Writer’s haunted Etowah farmstead informs her bestselling YA books
Megan Shepherd didn’t plan to buy a haunted house. When The New York Times bestselling author and her husband moved into a historic farmhouse in Etowah in 2013, they merely expected peace, quiet, and beautiful scenery.
“I had a lot of bizarre experiences in the middle of the night,” says Shepherd. “Once I woke up to the overwhelming smell of smoke thick in the house, and woke up my husband screaming that the house was on fire, only to realize it wasn’t. Another night I woke up and only saw red, like flames, and the doorbell rang at all hours, but no one was ever there. Then, as we got to know the neighbors, they told us about the eerie history of fires at the house and rumors of hauntings.”
Shepherd was not only undaunted by the intrusion of the supernatural, but fascinated. It was even a boon of sorts for an author whose books for young adults mostly center around the strange, otherworldly, and sometimes macabre. The house and farm became not just a serene spot to write, but a source of inspiration.
It’s not just hauntings that flourish at the farm, however. Outside of her writer’s room, Shepherd grows strawberries, asparagus, grapes, seasonal vegetables, flowers, an orchard with fig and apple and pear trees, and mint for the herbal tea she drinks when she writes.
“I discover magical inspiration all the time,” says Shehperd. “Once, my dog woke me up in the middle of the night, sensing that my baby was having a seizure in the nursery. Another time, an elk wandered into our pond, despite the fact that the closest elk herds are 50 miles away. There is a mystery to nature that I find oddly comforting—I’ve always liked not knowing everything, rather than knowing.”
Having grown up in her family’s bookstore in Brevard, Shepherd had a natural affinity for good stories. “I was always the type of child to peek inside a closet to see if it led to a secret fantasy kingdom,” she says. After college and a stint in the Peace Corps, where she helped to transcribe Senegalese folk stories, she started thinking about her own tales.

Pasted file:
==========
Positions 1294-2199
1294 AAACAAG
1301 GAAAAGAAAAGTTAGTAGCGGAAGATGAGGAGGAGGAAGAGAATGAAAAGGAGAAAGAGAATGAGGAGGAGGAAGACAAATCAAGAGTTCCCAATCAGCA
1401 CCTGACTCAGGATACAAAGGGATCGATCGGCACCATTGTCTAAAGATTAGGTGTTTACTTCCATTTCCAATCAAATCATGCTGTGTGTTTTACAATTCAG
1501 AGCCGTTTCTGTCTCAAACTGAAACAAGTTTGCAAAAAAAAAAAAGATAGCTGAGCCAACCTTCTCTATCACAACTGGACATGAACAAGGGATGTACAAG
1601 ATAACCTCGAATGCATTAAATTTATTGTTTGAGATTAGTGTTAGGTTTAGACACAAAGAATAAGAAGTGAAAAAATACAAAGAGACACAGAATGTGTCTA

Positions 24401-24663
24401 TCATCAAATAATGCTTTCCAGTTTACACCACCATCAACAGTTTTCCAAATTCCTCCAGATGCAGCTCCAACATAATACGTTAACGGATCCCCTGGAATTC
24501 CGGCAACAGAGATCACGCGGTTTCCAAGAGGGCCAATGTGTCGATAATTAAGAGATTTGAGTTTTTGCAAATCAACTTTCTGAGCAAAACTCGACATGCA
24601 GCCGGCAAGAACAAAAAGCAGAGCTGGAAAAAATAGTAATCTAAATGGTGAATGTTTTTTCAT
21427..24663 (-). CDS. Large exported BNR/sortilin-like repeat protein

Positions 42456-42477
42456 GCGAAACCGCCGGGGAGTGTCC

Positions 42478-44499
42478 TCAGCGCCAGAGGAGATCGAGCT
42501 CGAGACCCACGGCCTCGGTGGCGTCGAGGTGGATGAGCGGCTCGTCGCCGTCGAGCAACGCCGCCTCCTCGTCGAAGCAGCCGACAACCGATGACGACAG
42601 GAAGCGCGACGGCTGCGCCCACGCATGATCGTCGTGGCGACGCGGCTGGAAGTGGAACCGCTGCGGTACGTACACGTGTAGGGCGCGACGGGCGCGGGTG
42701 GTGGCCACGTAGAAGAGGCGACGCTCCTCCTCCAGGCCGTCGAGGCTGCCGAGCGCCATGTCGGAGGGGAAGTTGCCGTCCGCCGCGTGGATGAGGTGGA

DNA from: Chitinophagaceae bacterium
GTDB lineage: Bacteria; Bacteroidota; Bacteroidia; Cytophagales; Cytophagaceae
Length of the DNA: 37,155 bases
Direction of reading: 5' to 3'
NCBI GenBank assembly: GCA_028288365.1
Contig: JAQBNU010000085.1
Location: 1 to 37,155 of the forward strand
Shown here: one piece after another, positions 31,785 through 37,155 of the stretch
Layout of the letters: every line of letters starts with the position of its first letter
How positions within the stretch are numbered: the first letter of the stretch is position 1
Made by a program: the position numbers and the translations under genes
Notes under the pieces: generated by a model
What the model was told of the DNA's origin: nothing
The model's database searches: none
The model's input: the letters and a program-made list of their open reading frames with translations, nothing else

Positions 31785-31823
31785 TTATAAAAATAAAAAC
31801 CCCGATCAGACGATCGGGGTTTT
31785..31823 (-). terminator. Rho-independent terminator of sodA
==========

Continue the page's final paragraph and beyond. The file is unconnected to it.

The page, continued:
“I thought I wanted to write picture books, until I realized they were far too sweet and I was much too salty. I eventually settled upon writing teenaged characters. Young Adult fiction is full of bold ideas and cinematic plots, and it’s a place where you can really experiment with genre mixing.”
Shepherd’s nine novels (including three series) have captivated readers, winning her popular and critical accolades. The latest, Midnight Beauties, was released on August 13 to conclude her Grim Lovelies series. In it, 17-year-old enchantress Anouk must endure a “deadly trial by fire,” among other challenges, in her quest to become a witch.
“My books look for magic in the everyday world, and they usually find it—along with all the danger that comes with it,” says Shepherd. “But if you’re looking for stories with happy endings, prepare to be left wide awake in the middle of the night, cursing me.”
Megan Shepherd will hold a release event for Midnight Beauties on Friday, Sept. 13, at 6pm at Highland Books (36 West Main St., Brevard, 828-884-2424). Free.